|The Master Molecule
It should be understood first that prior to 1953 very few researchers cared much about
DNA. Many were eagerly searching for the chemical nature of the gene, the master molecule
of heredity. It was clear by the 1920s that genes were located in chromosomes, dense
tangles of nucleic acid and protein in the nucleus of cells. But of the two major
components of chromosomes, protein and nucleic acid, most leading researchers favored
protein. Only proteins were thought to have the complexity and variety necessary for
determining the growth of an organism. Proteins, after all, were made of 20 or more
amino acids. They could exist in myriad forms, from hair and horn to enzymes and egg
whites. The nucleic acids, made of just four building blocks in monotonously regular
proportions, seemed stupid by comparison.
Linus Pauling, the world's leading structural chemist in 1950, believed that genes
were made of protein. He and Robert Corey, his chief assistant at Caltech, had spent
decades pinpointing the molecular structure of amino acids and protein subunits. Their
greatest triumph, in the spring of 1951, was the simultaneous publication of seven
papers detailing protein structures at the molecular level. Chief among them was the
alpha helix, a basic structure present in many proteins. Pauling was the first person
in history to outline basic protein structures at a very detailed molecular level.
He did it through hard work and daring, publishing the alpha helix structure only
after deciding to ignore one important bit of conflicting experimental evidence. As
it turned out, he was right to do so - further analysis showed that the data that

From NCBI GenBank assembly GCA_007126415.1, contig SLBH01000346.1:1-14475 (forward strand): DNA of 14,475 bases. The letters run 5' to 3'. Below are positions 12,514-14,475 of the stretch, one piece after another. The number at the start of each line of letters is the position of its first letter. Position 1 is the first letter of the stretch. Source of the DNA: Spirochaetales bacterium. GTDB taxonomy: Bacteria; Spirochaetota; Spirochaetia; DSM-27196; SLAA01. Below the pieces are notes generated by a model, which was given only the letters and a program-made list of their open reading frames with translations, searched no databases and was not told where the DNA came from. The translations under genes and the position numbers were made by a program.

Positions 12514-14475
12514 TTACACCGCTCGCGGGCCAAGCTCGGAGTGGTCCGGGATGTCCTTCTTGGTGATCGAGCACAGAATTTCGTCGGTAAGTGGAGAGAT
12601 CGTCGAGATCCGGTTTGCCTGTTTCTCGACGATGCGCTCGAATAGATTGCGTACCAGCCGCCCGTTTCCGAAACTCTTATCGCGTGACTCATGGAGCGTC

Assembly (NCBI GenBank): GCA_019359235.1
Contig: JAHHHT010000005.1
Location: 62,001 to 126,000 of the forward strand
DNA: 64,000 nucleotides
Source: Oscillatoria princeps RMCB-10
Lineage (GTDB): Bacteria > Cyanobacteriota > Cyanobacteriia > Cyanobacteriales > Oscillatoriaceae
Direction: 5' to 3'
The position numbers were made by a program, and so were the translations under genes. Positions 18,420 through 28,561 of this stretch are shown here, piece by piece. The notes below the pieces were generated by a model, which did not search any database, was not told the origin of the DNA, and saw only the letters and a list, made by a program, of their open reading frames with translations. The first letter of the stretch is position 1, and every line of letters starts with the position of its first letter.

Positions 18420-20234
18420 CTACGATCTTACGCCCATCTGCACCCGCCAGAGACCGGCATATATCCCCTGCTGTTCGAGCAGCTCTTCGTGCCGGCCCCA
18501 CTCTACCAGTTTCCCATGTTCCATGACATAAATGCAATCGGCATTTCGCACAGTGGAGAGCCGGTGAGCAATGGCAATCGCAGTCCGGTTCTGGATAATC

appeared to run counter to his structure could be explained in other ways.
Click images to enlarge
Space-filling model of the alpha-helix. 1951.
Pastel depiction of the DNA base pairs. October 1, 1963.
"A good example...is the case of the alpha helix. Pauling had set up a group to do
X-ray crystallography of the subunits of the proteins, and they got very precise data
that enabled him to build up the whole molecule from the parameters of the subunits.
As you know, he did this successfully in 1948 in London, but did nothing about it
because his final picture of the alpha helix in 1948 did not agree with the X-ray
diagram of the whole molecule....He then waited two years, until 1950, when the group
at I.C.I. in London published the first X-ray pictures of synthetic polypeptides.
These synthetic polypeptides did not have the anonymous reflection that Astbury's
fixtures had had, and could be accommodated to the alpha helix; and he then published
the paper. I think he was hoping to do the same thing with nucleic acids, because
enough had been published on the subunits for him to do it, but he was misled by the
erroneous pictures of the whole molecule."